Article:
Part I of a trilogy by guest blogger Ana Arena
“Why buy organic? Is the extra 20 cents per pound really worth it?” Those are two hot button questions on the mind of consumers everywhere, including many health-conscious athletes who eat a lot of food and depend on their healthy bodies to reach their goals. They see their bodies as their sports car, and want to treat them accordingly.
This blog will be the first in a trilogy that investigates those questions. The second blog will explore the pros and cons of organics using the information that is available to us, and the third blog will discuss the role the food industry plays in all of this.
Lately the U.S. government and scientists worldwide have spent a good deal of resources looking into why organics hold a place in our food habits. There is admittedly a very small amount of research on the toxicity of the chemicals that are found in commonplace pesticides, and ultimately in conventional produce. The USDA states that more research is needed to provide an understanding of the fate and effects of agrochemicals, beginning at the molecular level and extending to global health.
Basically, we need to understand the relationship between pesticides and life-long health. The use of pesticides and human, animal, and pest illnesses appear to follow the same lines on a graph—both have increased over the past two decades. The bigger issue, perhaps, is that pesticides are no longer the only puzzle to solve. With the advent of Monsanto, it is now possible to purchase the seeds of “transgenic pesticidal plants.” Translation: genetically modified seeds that develop into inherently pest-fighting plants. These plants are also able to resist any damage incurred when they come in contact with herbicides that are sprayed to kill invading weeds (like using Roundup to rid your yard of poison ivy). The trouble is that current research suggests that these very plants may also prove resistant to common antibiotics. When humans eat these plants, will we be at higher risk for antibiotic resistance? Does that mean you, the consumer, will potentially be at a greater risk for an illness that cannot be treated?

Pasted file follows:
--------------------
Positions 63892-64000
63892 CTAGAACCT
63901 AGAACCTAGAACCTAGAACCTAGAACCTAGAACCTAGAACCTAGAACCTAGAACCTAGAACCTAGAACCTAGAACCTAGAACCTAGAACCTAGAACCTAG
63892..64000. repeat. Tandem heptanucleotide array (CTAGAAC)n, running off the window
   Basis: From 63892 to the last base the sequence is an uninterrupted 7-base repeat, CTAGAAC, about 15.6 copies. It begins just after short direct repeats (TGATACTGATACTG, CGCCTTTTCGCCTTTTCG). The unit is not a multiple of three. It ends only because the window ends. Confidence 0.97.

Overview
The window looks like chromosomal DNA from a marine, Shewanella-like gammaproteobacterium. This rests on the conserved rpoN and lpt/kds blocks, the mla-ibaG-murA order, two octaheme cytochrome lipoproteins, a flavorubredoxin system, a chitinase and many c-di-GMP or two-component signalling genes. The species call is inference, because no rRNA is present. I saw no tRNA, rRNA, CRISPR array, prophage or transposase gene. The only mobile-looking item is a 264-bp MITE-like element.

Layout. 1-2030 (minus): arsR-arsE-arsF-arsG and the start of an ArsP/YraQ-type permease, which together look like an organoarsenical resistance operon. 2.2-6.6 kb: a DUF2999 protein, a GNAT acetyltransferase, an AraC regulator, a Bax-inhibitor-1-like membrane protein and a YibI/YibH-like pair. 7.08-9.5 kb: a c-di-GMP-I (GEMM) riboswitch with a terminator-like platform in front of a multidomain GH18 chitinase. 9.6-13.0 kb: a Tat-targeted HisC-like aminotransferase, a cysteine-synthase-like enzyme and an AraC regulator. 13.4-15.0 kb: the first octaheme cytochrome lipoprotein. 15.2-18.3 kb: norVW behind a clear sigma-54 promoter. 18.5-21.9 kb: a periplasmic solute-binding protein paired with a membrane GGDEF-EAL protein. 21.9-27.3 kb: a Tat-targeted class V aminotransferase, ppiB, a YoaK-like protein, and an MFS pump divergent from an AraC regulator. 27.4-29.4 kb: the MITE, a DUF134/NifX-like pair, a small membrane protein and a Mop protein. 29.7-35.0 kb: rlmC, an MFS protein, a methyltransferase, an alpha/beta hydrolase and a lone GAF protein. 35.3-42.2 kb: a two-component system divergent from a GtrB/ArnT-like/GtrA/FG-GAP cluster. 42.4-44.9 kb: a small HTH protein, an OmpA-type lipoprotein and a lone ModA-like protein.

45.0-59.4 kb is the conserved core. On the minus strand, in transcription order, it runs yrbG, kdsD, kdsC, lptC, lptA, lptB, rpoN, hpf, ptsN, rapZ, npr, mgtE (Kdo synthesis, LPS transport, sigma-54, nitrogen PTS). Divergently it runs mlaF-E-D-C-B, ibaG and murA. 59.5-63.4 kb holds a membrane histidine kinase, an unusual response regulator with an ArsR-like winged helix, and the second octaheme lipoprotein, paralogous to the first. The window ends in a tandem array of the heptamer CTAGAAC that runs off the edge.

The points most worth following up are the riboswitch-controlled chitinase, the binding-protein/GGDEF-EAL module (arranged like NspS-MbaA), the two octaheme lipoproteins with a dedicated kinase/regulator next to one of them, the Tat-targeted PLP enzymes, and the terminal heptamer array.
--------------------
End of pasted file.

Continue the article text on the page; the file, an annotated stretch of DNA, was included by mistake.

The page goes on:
You may be thinking that it is just as likely that pesticides are benign substances that have contributed greatly to an increased food supply over the past several decades. In all honesty, this could be the case. The greater issue is to spark the conversation and curiosity that will lead to legislative pressure and, ultimately, quantitative research.
A closing thought to leave you with: As the consumer, you drive the market. You are part of a collective society that is supplied only with the quality of commodities that it demands. If you can cause Wal-Mart to stop carrying hormone treated milk (which it did), and Mars to stop putting blue dye in their M&Ms (which they will be doing), imagine what other battles you are capable of winning. Vote with your dollars and settle for nothing short of high quality, nutrient rich food sources that support local farmers. We don’t want them to have to sell their farms for house lots!
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Guest blogger and Simmons College student Ana Arena is majoring in nutrition with double-minors in biology and chemistry.